BGES Projects: Always Loyal, Never Forgotten

Over the past 26 years, BGES has completed some significant educational enhancements that stand in their own right as exceptional. However, a less heralded characteristic of the organization is its commitment to maintain whatever it does. If it has a BGES logo on it, it will be and is maintained. Pamplin Historical Park The latest … Read more

How to Save A Battlefield, with Art Taylor

A native son of Virginia, born in Richmond “right in the shadow of Jeb Stuart,” Art Taylor was drawn to Confederate lore from an early age. “The Seven Days’ Battle culminated at my ancestor Watt’s house, with third grandmother Sally Watt being carried out as battle began,” he says. A former V-Dot employee, he’s a … Read more

The Medford Files

A picture is worth a thousand words, so the saying goes. If that’s the case, then the General Samuel C. Lawrence’s Civil War Photo Collection has a lot to say. This vast collection of beautifully preserved large-format battle site landscapes, carte-de-visite studio portraits, and “half stereographs” (unmounted and cut into two images) was donated to … Read more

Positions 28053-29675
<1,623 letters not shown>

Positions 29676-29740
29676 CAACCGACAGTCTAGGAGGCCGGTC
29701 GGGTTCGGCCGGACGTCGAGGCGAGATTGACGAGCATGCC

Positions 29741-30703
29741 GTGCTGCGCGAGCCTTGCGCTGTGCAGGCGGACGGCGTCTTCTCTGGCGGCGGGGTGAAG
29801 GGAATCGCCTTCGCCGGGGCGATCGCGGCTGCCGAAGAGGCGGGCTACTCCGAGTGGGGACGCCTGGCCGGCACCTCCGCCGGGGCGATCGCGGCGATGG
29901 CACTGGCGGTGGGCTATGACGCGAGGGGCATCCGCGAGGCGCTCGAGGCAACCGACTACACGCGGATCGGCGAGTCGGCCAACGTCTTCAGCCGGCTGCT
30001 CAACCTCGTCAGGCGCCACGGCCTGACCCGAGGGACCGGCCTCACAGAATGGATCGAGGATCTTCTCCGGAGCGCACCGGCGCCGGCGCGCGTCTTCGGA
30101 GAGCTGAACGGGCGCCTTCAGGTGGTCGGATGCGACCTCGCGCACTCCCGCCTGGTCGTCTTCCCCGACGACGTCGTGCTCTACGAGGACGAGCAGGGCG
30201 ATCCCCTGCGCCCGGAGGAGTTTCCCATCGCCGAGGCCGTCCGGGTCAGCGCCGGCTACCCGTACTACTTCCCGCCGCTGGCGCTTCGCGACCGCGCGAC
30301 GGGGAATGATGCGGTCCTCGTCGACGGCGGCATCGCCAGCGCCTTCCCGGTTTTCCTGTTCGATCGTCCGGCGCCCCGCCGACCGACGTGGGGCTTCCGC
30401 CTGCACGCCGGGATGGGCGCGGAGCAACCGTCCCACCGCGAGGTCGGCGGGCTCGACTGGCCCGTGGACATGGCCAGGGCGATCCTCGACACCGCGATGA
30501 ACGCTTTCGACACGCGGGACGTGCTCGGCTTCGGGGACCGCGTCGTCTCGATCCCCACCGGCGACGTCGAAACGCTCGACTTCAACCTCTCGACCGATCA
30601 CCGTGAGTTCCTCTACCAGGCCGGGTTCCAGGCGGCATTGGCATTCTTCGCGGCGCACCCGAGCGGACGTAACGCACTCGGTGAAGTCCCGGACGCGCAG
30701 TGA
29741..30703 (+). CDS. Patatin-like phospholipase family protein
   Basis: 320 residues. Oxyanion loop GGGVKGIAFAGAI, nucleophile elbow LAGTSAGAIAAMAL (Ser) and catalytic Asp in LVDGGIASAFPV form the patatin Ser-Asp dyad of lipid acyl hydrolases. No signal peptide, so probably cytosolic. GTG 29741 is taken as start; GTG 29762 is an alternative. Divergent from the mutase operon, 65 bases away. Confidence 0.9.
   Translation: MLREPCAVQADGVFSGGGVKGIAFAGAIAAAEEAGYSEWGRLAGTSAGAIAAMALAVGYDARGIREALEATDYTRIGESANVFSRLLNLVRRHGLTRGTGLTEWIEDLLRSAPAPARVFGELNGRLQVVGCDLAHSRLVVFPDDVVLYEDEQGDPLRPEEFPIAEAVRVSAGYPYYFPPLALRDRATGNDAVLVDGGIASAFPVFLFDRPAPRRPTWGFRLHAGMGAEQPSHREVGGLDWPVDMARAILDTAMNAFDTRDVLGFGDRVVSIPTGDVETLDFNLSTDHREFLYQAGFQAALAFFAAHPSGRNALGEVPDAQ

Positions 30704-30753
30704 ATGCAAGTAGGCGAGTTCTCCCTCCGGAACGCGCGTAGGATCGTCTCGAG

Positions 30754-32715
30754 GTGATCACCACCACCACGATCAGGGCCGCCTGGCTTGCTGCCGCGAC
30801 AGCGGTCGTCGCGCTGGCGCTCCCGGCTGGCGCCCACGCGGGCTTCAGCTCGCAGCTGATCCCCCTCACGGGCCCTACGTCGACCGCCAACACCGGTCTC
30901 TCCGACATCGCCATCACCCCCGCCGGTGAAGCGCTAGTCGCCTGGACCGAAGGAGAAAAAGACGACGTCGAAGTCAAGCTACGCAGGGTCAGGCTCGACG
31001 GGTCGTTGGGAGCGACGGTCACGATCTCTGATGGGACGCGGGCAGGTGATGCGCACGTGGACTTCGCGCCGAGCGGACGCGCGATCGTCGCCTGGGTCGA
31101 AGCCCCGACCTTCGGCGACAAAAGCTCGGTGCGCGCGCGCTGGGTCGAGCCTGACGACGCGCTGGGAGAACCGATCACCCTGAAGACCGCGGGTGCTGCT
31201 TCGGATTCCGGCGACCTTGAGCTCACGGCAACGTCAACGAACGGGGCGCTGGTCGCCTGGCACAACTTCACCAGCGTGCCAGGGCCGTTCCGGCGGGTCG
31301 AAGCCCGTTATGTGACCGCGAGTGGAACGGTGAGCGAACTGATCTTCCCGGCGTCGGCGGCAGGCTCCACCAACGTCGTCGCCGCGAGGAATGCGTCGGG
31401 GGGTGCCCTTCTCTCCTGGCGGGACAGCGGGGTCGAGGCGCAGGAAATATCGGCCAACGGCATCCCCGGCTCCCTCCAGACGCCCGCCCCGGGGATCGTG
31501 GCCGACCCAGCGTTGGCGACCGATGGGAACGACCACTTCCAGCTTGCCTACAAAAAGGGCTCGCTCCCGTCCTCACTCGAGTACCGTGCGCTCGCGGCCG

Project Intel: Update on Fort Branch Interpretive Signs, with Doug Cumins

“Saving Our Civil War History” has become a new BGES tagline, and we are always keeping our eyes out for ways to proactively restore historical interpretations. One project that we currently are excited about concerns a nearly forgotten Civil War site near Hamilton, North Carolina—Fort Branch—which was in need of new interpretive signs. We last … Read more

New Project Intel: Grand Gulf Interpretive Marker Restoration

The 55-year-old cast aluminum markers at Grand Gulf State Park describing the famous battle there were decrepit. Several had been so heavily damaged through the years that they had been tossed aside in a scrap pile. Enter, BGES. When BGES members attended the “Grant Crosses the Mississippi” Third Installment in February 2018, several participants, including … Read more

New Project Intel: Conspirator’s Courtroom at Fort McNair

It may look like any other mid-19th-century courtroom, but this third-floor room in Fort Lesley J. McNair’s Grant Hall, in Washington, D.C., is like no other. For it was here, between May and July 1865, that eight co-conspirators in Abraham Lincoln’s assassination–including a woman–were tried and convicted, and four were sentenced to death by hanging. … Read more